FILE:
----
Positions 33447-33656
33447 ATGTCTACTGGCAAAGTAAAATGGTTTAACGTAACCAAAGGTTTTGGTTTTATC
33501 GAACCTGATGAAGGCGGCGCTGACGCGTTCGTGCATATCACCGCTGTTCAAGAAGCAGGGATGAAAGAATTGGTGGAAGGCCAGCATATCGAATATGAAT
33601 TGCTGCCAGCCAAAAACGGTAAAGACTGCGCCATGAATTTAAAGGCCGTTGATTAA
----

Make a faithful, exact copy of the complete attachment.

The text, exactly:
Positions 33447-33656
33447 ATGTCTACTGGCAAAGTAAAATGGTTTAACGTAACCAAAGGTTTTGGTTTTATC
33501 GAACCTGATGAAGGCGGCGCTGACGCGTTCGTGCATATCACCGCTGTTCAAGAAGCAGGGATGAAAGAATTGGTGGAAGGCCAGCATATCGAATATGAAT
33601 TGCTGCCAGCCAAAAACGGTAAAGACTGCGCCATGAATTTAAAGGCCGTTGATTAA